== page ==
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Click below to go to the Cruise Logs - (photo credit: Lophelia Coral - Open-File Report 2008-1148 & OCS Study MMS 2008-015)

DISCOVRE 2009



Cruise Log: 9/23/2009    



Deep water corals spawn in the Gulf of Mexico

Sandra Brooke

Scanning electron microscope image of a larva of the deep water coral Oculina varicosa - click to enlarge
Scanning electron microscope image of a larva of the deep water coral Oculina varicosa - click to enlarge
The massive and complex Lophelia coral reefs that we have been exploring during this cruise, started out as tiny planktonic larvae that landed on the seafloor and began to grow into colonies. The larvae, which are called 'planulae' and are about 1mm long, develop in the water column from eggs and sperm released by female and male coral colonies. This method of producing larvae is called broadcast spawning and is very common in the kinds of corals that form large reefs throughout the world. The larvae can swim, but being so small they are mostly at the whim of ocean currents, which may either keep them close to their home reef, or carry them away to different parts of the reef and to new open seafloor. This larval dispersal process is very important since it ensures the reefs are genetically diverse and better able to resist disease and changing environmental conditions.

This is an image taken under a light microscope showing mature eggs packed into a Lophelia polyp - click to enlarge
This is an image taken under a light microscope showing mature eggs packed into a Lophelia polyp - click to enlarge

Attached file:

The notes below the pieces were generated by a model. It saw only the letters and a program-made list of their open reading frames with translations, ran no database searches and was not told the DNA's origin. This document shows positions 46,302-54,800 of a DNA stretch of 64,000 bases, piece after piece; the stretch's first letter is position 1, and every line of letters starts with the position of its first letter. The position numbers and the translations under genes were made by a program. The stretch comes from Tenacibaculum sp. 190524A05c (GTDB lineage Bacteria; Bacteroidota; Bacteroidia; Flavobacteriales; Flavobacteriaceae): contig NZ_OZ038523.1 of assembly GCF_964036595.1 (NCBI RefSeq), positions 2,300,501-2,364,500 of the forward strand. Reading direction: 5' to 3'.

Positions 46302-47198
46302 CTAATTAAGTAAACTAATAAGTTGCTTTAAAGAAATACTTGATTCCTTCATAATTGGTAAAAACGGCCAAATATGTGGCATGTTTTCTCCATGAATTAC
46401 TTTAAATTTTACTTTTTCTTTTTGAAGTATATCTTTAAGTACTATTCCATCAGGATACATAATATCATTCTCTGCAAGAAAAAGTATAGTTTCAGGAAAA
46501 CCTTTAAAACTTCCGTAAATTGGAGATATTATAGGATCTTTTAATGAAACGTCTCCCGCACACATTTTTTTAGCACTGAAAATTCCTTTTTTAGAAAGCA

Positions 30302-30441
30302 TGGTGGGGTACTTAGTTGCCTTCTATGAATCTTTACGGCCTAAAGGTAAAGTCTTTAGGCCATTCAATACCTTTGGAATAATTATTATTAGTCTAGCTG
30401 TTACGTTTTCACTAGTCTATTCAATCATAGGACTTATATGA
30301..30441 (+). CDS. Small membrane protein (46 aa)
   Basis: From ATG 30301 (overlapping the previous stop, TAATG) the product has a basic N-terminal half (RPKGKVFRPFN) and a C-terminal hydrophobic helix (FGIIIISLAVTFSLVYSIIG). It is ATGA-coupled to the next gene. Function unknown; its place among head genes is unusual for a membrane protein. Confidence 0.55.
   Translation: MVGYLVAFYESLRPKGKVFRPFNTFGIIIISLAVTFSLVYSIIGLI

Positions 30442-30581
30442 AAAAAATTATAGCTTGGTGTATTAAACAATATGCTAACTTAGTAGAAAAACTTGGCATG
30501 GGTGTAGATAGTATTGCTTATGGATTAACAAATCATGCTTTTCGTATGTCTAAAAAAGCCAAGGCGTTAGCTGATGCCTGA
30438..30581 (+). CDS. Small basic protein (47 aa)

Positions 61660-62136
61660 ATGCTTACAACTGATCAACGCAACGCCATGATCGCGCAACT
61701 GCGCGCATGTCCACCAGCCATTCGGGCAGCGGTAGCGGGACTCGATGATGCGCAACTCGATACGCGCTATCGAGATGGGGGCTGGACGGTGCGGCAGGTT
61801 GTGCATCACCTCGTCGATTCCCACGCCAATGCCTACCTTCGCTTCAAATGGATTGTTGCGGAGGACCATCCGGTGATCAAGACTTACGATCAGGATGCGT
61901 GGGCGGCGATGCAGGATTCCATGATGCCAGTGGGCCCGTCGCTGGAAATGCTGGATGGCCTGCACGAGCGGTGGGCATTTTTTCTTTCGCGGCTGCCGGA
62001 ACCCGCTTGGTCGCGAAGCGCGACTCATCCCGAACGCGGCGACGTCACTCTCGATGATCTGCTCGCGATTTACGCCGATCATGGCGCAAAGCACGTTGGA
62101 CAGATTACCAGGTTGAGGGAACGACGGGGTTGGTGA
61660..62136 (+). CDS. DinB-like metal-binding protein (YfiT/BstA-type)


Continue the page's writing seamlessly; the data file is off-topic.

Scientists know quite a lot about the reproductive cycles of shallow tropical corals, but very little is known for most deep water species. Data from previous cruises indicated that Lophelia should spawn sometime during late September and early October, so for the past few dives we have been collecting samples of Lophelia coral in the hopes that they would release their eggs and sperm, and ultimately produce larvae to study. The cruise was coming to an end and it looked as if we might be out of luck, but this morning when I checked the coral tanks, I noticed the water was cloudy - an indication that the male colony had spawned, and sure enough, there were eggs in there too! This was exciting since it is the first record ever of spawning for Lophelia in US waters. Later this afternoon, a male colony spawned again, and this time we were there to witness the event. The next challenge is to maintain the embryos and larvae through their development so we can begin to learn how long they live, how they behave and how they respond to different environments. There is still much to learn, but this is a great start, and a fantastic end to the cruise.



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